The New England town is the basic unit of local government in each of the six New England states. Without a direct counterpart in most other U.S. states, New England towns are conceptually similar to civil townships in other states, but are incorporated, possessing powers like cities in other states. New England towns are often governed by town meeting. Virtually all corporate municipalities in New England are based on the town model; statutory forms based on the concept of a compact populated place, which is prevalent elsewhere in the U.S., are uncommon. County government in New England states is typically weak, sometimes even non-existent; for example, Connecticut and Rhode Island retain counties only as geographic subdivisions that have no governmental authority, while Massachusetts has abolished eight of fourteen county governments so far.
Read more about New England Town: Characteristics of The New England Town System, Historical Development, Other Types of Municipalities in New England, Unorganized Territory, List of New England Towns
Other articles related to "new england town, towns, town":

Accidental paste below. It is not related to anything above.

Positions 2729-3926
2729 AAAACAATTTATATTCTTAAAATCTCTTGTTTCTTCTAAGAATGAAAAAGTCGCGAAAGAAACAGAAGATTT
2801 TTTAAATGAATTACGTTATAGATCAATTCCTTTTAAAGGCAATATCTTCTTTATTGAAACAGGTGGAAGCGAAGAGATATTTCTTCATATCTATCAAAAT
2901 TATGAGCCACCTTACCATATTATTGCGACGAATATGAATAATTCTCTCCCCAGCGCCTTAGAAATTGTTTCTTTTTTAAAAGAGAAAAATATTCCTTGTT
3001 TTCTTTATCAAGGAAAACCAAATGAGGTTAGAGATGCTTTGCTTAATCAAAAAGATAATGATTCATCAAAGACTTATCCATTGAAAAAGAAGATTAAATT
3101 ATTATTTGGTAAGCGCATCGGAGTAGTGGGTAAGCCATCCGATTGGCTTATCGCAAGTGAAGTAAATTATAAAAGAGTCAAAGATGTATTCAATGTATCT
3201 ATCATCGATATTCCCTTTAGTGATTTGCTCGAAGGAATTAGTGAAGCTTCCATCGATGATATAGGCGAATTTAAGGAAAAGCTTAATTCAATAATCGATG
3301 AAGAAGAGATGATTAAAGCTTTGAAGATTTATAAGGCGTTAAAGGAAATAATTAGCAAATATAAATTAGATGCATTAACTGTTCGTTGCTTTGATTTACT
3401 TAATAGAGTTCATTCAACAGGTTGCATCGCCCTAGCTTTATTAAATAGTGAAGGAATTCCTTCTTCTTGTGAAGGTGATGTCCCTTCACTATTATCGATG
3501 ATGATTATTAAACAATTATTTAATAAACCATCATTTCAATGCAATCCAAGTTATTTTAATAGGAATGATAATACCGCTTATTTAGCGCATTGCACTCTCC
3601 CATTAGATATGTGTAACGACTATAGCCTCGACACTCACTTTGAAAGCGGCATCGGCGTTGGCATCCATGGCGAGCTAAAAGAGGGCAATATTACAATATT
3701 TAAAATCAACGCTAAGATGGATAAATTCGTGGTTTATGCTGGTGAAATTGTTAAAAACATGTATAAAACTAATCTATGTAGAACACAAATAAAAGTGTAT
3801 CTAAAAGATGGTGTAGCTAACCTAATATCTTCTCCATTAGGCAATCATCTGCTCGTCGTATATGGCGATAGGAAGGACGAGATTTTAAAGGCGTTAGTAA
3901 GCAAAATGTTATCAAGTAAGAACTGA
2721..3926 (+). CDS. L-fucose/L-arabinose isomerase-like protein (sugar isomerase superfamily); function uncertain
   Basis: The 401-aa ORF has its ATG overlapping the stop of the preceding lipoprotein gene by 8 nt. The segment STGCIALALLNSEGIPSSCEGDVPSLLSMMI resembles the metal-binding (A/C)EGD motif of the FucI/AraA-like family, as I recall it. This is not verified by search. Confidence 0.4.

... incorporated as cities, 432 are incorporated as towns, and the remaining 34 are organized as plantations ... counties were entirely incorporated or organized at one time, but lost that status when a town disincorporated or a plantation surrendered its organization) ... Only about 1.3% of the state's population lives in areas not part of a town, city, or plantation ...
Famous quotes containing the words town and/or england:
“I do not speak with any fondness but the language of coolest history, when I say that Boston commands attention as the town which was appointed in the destiny of nations to lead the civilization of North America.”
—Ralph Waldo Emerson (18031882)
“In England we have come to rely upon a comfortable time-lag of fifty years or a century intervening between the perception that something ought to be done and a serious attempt to do it.”
—H.G. (Herbert George)